>This is for Dan WA0JRD or anybody else who might be trying for his
>WAN award via cable TV....
>Also the ARRL has a vast amount of info availabe to help
>you explain to your neighbors it is not your problem but it is their
>equipment that is functioning improperly and acting like a radio
>reciever and picking up your signals.....Good Luck if I can help in any
>way just ask....Been there done that
73 Ted Wilhelm
Thanks for the update. TCI is actually one the good guys, overall. See
http://www.arrl.org/tis/info/rfiteljx.html for info about another cable TV
RFI problem related to wireless modem jacks being installed by TCI. So far,
things are moving along toward resolution.
Those who want ARRL info can go to http://www.arrl.org/tis and download a
number of RFI information packages prepared on RFI. (A few of them need a
bit of updating, but they are still useful.) Among those packages is a text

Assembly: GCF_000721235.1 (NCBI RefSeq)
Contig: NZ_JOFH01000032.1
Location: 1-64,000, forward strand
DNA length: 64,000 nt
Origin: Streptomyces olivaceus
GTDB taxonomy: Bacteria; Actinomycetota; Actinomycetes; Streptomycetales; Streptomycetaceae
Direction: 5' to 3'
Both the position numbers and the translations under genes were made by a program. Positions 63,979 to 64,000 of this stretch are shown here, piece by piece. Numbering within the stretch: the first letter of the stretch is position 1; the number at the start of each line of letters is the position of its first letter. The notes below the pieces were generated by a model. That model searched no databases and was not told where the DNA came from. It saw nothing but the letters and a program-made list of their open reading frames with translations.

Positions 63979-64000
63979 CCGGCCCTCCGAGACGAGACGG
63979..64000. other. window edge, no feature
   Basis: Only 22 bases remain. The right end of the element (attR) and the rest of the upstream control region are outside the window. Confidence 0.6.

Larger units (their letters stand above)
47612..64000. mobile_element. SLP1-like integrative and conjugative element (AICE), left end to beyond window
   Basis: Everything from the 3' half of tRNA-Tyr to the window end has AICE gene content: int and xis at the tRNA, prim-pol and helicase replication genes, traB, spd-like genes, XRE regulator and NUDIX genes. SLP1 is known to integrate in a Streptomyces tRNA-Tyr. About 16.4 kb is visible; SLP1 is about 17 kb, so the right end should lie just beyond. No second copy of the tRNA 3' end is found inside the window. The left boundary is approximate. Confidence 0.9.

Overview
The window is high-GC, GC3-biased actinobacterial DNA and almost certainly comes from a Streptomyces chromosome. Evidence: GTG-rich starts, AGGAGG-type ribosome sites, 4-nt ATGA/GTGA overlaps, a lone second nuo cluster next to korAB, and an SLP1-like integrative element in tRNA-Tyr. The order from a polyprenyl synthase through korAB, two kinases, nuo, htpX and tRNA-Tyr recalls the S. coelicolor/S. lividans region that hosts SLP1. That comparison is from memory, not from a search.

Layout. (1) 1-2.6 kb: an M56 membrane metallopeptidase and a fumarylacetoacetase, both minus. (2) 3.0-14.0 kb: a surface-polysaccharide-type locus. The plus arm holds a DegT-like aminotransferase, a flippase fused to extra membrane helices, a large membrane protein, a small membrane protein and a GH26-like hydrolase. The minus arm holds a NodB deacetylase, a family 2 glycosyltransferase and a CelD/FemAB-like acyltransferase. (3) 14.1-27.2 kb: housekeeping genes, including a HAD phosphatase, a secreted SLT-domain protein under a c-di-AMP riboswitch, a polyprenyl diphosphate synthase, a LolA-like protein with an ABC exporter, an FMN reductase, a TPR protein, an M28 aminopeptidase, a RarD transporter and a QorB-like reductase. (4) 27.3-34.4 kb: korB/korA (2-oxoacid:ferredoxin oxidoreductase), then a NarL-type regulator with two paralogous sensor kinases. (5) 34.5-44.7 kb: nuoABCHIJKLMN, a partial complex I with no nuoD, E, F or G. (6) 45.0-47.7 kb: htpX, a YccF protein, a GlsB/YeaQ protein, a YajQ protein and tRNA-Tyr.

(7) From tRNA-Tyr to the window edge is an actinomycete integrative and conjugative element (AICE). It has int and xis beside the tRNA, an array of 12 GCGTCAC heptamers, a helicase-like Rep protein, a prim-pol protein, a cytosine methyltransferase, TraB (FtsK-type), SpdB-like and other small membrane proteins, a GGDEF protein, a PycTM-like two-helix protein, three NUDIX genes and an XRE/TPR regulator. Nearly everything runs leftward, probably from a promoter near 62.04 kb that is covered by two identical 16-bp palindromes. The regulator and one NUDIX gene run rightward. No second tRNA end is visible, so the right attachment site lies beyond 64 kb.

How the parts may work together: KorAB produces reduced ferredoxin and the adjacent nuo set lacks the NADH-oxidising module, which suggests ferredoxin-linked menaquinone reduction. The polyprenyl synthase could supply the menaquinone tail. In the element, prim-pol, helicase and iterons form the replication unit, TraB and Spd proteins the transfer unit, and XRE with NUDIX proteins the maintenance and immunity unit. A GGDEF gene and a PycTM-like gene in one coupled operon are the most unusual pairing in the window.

copy of our "Consumer RFI pamphlet" that explains interference to neighbors.
The new ARRL RFI Book is probably the best source of info on RFI problems,
ranging from theory to diplomacy to troubleshooting to specific info on
various RFI problems. The book has a separate chapter on Cable TVI; that
chapter contains a reprint of a 3-part article I wrote and published in
Communications Technlogy, the journal for the Society of Cable Telecasting
Engineers. Cable companies trust that publication, so that will be a
valuable tool in helping them to understand how to fix leakage out of, and
into, cable TV.
The book also contains a reprint of the FCC "Interference Handbook," that
says the right things, right from the FCC's mouth. A few years ago, I
worked closely with the FCC team that put it all together; there are even a
few of my words in there. :-) The FCC publication can be downloaded from
Part 76.605, the cable TV FCC rules, requires that a cable company deliver a
quality signal to their subscribers. One of the provisions is that their
video carrier have a 43 dB carrier to noise ratio and a 51 dB carrier to
"coherent disturbance" ratio. Amateur signals leaking in are generally
coherent disturbances. (Our neighbors believe them to be noise, but perhaps
you can convince them that they get more protection from interference if
they call us coherent. :-) ).
Ed Hare, W1RFI
ARRL Lab Supervisor
Administrative requests: rfi-REQUEST@contesting.com